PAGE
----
CRISPR/Cas9 is an experimental gene editing technique that potentially could be used in the treatment of a wide range of disorders caused by DNA mutations. It also is currently being investigated as a potential cancer immunotherapy by a range of research groups worldwide.
How CRISPR/Cas9 works
Gene editing involves introducing a change to genes, which provide instructions to make proteins. Genes are made of a specific sequence of DNA bases.
The CRISPR/Cas9 technique is based on a natural system that bacteria use to “remember” and quickly remove viral infections before they can cause damage. Once bacteria have defeated a virus, they incorporate small sections of the virus’ genetic material into their own genome, separated by CRISPR, which stands for clustered regularly interspaced short palindromic repeats. If the same virus attacks again, the bacteria respond by producing pieces of guide RNA (a molecule similar to DNA) from the CRISPR array, which bind to the matching sequences in the virus genome and direct the enzyme Cas9 to cut and deactivate it.
Researchers can now use this technique to introduce specific changes to the DNA in cells to disable or change the function of a gene. For the approach, cells are provided with three key components:
- The enzyme Cas9, to cut the DNA.
- Guide RNA, to direct Cas9 to cut only at a specific site.
- A DNA template, with the changes that will be made to the gene.
In immuno-oncology, CRISPR is being explored to genetically alter T-cells, a type of immune cell, to increase their ability to recognize and kill cancer cells. The T-cells are filtered out of a patient’s blood and modified using CRISPR in the laboratory. They are then reintroduced into the patient’s body via injection to target cancerous cells and reduce tumor growth.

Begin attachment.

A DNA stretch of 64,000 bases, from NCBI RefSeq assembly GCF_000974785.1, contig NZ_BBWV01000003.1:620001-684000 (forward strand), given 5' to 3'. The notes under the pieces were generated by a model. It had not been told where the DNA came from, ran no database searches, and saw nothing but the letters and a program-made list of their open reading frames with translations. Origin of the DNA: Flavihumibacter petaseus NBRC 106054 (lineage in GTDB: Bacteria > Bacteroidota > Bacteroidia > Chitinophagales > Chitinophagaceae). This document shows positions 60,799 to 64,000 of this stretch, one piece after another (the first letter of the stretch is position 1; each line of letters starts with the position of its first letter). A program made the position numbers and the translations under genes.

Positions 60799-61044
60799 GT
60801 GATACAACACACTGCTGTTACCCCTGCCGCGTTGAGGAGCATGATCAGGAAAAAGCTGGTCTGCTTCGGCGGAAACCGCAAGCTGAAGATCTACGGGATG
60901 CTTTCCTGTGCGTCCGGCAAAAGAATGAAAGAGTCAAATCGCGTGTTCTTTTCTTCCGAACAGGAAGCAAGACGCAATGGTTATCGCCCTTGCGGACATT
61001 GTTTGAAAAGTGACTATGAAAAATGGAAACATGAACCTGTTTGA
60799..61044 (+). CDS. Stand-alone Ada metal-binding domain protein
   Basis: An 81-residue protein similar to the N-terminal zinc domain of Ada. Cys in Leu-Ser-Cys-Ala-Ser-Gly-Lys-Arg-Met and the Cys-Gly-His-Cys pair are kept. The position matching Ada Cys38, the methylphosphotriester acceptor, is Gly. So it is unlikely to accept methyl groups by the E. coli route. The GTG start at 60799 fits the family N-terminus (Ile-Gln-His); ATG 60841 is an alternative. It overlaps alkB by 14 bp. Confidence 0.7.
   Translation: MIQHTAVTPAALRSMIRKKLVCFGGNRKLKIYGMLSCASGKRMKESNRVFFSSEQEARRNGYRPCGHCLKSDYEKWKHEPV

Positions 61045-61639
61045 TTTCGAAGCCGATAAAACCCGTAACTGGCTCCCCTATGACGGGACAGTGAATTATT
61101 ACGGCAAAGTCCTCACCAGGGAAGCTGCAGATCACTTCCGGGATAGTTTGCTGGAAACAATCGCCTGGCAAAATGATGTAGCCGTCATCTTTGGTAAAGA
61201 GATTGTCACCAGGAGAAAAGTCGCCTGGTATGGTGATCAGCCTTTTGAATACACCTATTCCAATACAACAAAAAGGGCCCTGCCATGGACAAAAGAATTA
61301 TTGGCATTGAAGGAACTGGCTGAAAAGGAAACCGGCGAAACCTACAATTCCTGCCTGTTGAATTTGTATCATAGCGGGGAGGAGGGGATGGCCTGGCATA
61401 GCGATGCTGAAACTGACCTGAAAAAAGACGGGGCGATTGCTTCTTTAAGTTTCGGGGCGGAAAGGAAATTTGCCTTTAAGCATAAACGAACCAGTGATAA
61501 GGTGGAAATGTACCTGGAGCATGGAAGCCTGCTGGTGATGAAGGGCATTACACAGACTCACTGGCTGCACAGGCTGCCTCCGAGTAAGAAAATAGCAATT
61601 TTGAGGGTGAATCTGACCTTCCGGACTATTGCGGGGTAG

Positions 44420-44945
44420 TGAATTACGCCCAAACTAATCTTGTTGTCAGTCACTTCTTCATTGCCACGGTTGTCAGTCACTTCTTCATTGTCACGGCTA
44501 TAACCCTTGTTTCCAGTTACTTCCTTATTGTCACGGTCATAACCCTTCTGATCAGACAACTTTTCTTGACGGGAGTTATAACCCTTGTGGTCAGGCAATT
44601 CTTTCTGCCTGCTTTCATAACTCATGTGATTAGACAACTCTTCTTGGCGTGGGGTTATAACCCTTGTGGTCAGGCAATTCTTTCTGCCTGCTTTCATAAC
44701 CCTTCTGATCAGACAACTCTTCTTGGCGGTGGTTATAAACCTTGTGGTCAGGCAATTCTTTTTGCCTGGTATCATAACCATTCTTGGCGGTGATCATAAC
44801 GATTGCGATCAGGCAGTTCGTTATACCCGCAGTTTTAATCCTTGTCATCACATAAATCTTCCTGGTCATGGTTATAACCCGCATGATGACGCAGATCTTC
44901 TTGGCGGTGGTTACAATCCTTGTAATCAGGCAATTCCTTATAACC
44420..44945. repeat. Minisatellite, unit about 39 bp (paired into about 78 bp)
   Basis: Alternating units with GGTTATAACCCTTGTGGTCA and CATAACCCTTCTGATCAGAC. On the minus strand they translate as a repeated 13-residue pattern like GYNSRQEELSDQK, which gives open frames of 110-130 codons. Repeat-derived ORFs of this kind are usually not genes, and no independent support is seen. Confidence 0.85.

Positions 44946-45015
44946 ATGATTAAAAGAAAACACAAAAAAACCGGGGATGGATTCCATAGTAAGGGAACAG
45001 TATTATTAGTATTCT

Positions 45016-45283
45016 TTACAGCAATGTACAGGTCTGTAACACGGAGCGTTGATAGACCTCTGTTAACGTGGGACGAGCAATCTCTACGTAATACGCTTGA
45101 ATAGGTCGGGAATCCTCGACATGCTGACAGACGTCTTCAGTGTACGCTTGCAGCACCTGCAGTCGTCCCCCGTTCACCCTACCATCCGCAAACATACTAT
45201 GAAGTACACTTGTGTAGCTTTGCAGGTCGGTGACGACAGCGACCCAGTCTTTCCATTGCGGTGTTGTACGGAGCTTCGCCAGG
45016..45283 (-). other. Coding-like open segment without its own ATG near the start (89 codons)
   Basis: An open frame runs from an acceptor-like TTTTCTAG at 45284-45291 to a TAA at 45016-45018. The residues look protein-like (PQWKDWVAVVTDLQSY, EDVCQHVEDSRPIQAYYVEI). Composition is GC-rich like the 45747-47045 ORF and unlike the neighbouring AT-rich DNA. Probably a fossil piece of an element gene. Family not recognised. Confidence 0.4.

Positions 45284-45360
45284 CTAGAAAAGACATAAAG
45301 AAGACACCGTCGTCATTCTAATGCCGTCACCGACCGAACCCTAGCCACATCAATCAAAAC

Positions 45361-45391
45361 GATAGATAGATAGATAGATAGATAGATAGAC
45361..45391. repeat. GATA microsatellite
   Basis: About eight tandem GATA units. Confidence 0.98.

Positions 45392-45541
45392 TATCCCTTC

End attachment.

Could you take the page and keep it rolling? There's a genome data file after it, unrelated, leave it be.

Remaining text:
CRISPR/Cas9 in clinical trials for cancer treatment
Researchers at Sichuan University in China were the first to inject a cancer patient with cells that contained CRISPR-edited genes, in October 2016 as part of an ongoing open-label Phase 1 clinical trial (NCT02793856). The trial continues to recruit patients with advanced non-small cell lung cancer (NSCLC) in China.
T-cells removed from the patient’s blood were modified using CRISPR to disable a gene called PD-1, which is part of an immune checkpoint. PD-1 normally acts as an “off switch” to stop T-cells from damaging healthy tissues, but many types of cancer cells hijack this system to evade detection by the immune system and grow unchecked. During the trial, the edited “PD-1 knockout” T-cells are injected back into the patient and should be able to identify and attack the cancer.
The trial aims to determine the safety of varying doses of T-cells edited through the CRISPR technique. The patients will be followed for six months to check for any adverse events and to receive a preliminary assessment for anti-cancer activity. Researchers reported that the first injection was successful. The trial is expected to be completed in 2018.
Two further clinical trials using CRISPR as a cancer immunotherapy also are ongoing in China. A Phase 2 clinical trial (NCT03081715) is investigating PD-1 knockout T-cells in an estimated 21 esophageal cancer patients. A Phase 1/2 trial (NCT03166878) is investigating UCART019 in up to 80 patients with B-cell lymphoma and leukemia. UCART019 is a type of CAR T-cell therapy that uses CRISPR to introduce a protein that enables T-cells to effectively recognize and kill cells expressing a protein called CD19, which is common in B-cell lymphoma and leukemia.
Further clinical trials using CRISPR-edited cells in a variety of cancer types are being planned worldwide. For example, CRISPR Therapeutics aims to start clinical trials with their immuno-oncology candidate CTX101 in 2018. Editas Medicine and Intellia Therapeutics also are developing potential CRISPR-based cancer therapies.
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